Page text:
And essentially we put in a suspended ceiling in the bedroom, in the apartment below mine because the original ceiling was hollow and it was just nailed to the joists. So you could hear everything I was being kept awake by snoring and talking. And, you know. So we hired someone to tear off the old ceiling and we put in a new one with insulation and a layer of mass-loaded vinyl. And then the new ceiling was more than just one layer of drywall. It had a couple of layers, and a Green Glue like substance in-between those layers. And it was decoupled from the joists by using those metal resilient channels that run perpendicular to the joists. And you attach the drywall to those channels and not to the joists, and this solution totally took care of the snoring and the talking.

Nathan (20:06):
Yeah, there's a lot of options. And a lot of the issue is kind of helping people navigate this big open ocean of what they could do,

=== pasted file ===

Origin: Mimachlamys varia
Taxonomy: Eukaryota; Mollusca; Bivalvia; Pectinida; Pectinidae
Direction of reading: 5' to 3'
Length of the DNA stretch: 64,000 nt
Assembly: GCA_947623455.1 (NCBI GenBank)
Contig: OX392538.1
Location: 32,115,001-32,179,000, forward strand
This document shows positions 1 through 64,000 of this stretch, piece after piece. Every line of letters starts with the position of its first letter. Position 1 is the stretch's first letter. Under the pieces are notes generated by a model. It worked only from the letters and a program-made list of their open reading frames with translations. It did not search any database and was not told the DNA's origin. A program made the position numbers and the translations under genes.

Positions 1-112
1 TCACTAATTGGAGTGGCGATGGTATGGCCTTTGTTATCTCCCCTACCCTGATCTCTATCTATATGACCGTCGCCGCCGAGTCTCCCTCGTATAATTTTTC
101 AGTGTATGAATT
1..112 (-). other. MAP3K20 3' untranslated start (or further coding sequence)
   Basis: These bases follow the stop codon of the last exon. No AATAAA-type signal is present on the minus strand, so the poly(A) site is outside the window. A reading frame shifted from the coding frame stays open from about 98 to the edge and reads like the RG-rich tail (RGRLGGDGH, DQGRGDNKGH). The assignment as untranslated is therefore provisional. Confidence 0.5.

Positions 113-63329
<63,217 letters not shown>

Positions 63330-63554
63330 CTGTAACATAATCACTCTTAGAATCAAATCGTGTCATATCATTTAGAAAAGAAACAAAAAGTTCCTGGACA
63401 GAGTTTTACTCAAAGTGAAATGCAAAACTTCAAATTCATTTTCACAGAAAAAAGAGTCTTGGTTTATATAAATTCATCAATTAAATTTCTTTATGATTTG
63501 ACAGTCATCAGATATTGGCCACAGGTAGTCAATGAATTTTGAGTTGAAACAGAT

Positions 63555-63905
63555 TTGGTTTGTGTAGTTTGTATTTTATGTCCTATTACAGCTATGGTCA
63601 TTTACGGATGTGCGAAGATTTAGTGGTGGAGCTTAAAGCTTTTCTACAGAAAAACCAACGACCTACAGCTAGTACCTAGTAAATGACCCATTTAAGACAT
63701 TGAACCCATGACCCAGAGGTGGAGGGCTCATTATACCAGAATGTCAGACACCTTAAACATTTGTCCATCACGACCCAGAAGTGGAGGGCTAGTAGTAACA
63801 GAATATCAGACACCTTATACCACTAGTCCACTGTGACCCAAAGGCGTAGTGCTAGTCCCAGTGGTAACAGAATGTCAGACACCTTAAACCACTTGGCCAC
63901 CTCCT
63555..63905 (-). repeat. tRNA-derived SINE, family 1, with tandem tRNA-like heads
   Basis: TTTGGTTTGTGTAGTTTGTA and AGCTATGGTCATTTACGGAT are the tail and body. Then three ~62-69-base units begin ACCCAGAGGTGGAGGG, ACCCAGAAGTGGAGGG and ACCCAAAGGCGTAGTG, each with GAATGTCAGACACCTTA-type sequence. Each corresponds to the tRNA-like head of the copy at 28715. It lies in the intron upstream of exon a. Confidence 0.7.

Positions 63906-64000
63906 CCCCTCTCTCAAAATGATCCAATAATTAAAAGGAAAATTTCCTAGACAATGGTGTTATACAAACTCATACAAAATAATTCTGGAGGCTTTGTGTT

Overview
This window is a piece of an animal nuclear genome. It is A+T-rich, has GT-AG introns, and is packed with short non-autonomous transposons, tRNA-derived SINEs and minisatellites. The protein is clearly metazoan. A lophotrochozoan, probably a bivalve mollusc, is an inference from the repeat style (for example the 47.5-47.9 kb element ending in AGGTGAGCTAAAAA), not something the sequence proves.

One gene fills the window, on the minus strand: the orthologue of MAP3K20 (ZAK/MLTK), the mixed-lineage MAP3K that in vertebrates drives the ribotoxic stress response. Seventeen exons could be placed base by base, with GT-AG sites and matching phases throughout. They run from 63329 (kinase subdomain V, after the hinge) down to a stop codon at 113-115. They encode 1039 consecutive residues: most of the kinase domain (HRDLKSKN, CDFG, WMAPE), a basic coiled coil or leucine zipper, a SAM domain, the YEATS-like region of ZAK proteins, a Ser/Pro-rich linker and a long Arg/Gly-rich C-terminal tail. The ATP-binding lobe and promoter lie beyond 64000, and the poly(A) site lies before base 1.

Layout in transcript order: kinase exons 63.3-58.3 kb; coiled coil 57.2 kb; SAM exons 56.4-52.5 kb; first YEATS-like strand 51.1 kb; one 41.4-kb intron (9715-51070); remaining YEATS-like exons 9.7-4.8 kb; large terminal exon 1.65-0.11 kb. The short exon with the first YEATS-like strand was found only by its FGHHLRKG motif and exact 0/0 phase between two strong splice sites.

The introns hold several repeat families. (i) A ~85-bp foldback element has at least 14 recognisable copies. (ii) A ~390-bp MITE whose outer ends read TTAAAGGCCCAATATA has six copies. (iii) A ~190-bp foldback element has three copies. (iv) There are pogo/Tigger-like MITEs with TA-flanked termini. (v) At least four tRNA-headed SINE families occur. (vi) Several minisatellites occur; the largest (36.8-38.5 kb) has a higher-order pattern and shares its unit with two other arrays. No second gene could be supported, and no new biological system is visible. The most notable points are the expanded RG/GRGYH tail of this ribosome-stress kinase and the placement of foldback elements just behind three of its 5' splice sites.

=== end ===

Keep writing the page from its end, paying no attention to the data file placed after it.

Cary (20:18):
But you know what, didn't eliminate the impact noise coming from downstairs. I could still hear the neighbors walking around underneath me and opening and closing their dresser drawers.

Nathan (20:28):
I think, one of the real challenges with acoustics and it keeps me employed. -- it's kind of frustrating to go on the internet. You go on forums, you go on YouTube videos. There's a couple of prominent contractors that have a couple of videos about what you can do about transmission. And there's a lot of misinformation and kind of misinterpretation of a lot of the data. And it's very frustrating for me. I see it. And I just, you know, get red in the face and I'm like, "no, that's not how that works." So the community is working on, bettering standards and helping consumers make better decisions. I think one of the issues right now is when we're talking about sound transmission, and even when we're not sounding talking about sound transmission, unfortunately there's products that have nothing to do with sound transmission that are putting an STC performance on their product.